This project uses approachable, non-threatening, familiar building forms to encourage learning, build community and remind learners of the importance of their agrarian roots, an important component of a sustainable society.

Ralph Ellison Campus, Chicago, Illinois

Jury comments:
In a society that often responds to security and vandal-resistance with angry, fortress-like school buildings, this is a refreshing approach, creating transparent learning environments that become a thriving academic community and source of pride for students and nearby residents. The school is a compelling example of urban rebirth, the adaptive reuse of abandoned structures, and the creative expression of cultural heritage for the benefit of students and the larger community. The graphic treatment of the façade of the new wing, in contrast to the neo-classical façade of the reused elementary school, is particularly successful.

Avon Old Farms Beaston Performing Arts Center, Avon, Connecticut
The S|L|A|M Collaborative

Jury comments:
The architectural expression and materials of this graceful project are a clear response to the original historic campus; overlaid with a successful, contemporary scale and proportion.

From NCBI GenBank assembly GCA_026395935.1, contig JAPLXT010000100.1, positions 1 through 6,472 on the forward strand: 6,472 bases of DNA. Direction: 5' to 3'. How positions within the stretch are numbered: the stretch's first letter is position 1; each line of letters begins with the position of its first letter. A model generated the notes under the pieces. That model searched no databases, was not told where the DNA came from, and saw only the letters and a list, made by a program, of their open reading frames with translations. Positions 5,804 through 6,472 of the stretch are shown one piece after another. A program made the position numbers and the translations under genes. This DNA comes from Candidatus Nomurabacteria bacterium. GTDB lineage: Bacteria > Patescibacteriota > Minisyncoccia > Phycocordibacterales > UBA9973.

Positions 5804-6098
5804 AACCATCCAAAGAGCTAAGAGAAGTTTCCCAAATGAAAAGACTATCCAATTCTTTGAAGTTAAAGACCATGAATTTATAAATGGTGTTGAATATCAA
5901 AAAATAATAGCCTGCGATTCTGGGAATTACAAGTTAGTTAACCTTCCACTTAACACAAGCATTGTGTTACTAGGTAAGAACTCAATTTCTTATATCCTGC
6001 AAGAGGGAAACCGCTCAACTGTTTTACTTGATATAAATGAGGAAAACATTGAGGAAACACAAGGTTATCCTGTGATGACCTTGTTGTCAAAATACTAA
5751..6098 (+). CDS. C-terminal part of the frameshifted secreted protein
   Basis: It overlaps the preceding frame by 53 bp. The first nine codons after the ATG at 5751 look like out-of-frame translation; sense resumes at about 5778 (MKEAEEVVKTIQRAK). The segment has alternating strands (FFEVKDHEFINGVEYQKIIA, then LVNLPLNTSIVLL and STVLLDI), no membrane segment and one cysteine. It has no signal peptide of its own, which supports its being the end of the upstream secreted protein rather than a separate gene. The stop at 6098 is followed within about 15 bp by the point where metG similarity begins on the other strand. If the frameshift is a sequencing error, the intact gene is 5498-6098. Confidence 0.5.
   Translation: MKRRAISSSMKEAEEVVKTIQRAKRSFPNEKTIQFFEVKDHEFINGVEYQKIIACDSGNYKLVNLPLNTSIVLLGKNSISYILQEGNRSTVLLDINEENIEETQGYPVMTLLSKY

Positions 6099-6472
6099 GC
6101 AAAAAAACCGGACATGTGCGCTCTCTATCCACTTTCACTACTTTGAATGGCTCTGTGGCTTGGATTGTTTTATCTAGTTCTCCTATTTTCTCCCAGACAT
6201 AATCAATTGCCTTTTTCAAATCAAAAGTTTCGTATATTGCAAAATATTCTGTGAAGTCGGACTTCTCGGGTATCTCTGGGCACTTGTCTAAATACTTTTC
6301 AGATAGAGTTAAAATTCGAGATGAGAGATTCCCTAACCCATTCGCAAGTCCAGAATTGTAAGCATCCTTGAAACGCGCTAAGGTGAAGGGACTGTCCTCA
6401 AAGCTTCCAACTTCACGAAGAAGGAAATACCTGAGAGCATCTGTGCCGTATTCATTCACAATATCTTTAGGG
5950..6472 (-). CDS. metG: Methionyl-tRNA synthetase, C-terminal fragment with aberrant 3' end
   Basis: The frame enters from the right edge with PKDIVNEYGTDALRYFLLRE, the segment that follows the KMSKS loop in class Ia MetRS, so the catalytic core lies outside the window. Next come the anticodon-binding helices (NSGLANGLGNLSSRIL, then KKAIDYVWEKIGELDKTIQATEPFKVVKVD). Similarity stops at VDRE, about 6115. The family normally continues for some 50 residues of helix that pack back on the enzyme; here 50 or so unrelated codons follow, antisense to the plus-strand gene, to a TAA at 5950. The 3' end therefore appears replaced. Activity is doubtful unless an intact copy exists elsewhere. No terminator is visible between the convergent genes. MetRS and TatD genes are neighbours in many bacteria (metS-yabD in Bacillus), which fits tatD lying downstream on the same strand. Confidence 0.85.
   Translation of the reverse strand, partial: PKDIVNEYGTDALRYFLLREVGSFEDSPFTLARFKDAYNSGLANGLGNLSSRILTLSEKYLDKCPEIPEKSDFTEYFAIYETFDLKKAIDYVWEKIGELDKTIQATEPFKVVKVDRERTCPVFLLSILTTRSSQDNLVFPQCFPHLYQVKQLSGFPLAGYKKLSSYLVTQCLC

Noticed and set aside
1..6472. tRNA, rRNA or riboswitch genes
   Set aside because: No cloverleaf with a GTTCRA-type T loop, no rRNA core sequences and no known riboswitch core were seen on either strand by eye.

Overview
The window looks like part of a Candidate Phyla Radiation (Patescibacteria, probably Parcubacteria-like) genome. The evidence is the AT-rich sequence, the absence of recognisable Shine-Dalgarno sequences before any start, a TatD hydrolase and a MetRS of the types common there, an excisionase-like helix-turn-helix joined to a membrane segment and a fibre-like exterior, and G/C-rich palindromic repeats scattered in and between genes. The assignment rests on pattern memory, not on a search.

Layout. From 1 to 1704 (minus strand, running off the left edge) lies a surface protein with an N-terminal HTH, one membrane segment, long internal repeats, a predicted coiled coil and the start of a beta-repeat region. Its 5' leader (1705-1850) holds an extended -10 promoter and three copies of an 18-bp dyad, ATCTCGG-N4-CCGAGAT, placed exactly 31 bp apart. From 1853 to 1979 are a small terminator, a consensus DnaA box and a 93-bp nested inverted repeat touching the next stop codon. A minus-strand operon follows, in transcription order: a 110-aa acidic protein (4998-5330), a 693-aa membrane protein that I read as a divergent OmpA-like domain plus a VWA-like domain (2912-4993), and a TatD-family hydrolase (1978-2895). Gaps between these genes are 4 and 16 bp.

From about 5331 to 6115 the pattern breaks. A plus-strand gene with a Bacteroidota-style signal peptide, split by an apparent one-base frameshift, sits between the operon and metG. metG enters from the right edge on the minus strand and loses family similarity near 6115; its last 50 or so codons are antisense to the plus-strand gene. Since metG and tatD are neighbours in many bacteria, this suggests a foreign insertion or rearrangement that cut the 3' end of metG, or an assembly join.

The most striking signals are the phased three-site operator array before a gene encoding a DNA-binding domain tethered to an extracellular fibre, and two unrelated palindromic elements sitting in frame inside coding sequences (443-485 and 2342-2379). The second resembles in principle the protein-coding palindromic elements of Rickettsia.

Citation (Unbuilt)

Modular Zero Energy Classroom, Hawaii
Anderson Anderson Architecture

Jury comments:
This is a beautiful example of embracing the idea of building as learning tool. This kind of attention to detail is what all learning environments, permanent or modular, deserve to truly serve our learning communities and create a sustainable architecture.

Green Dot Animo Leadership High School, Lennox, California
Pugh + Scarpa Architects, Inc.

Jury comments:
This project aims to be the first school to generate 100% of its own energy. The design intent and expression are exemplary. This is a goal that all new schools should be considering. The jury looks forward to seeing this project when complete.

Return to the CAE Educational Facility Design Awards home page.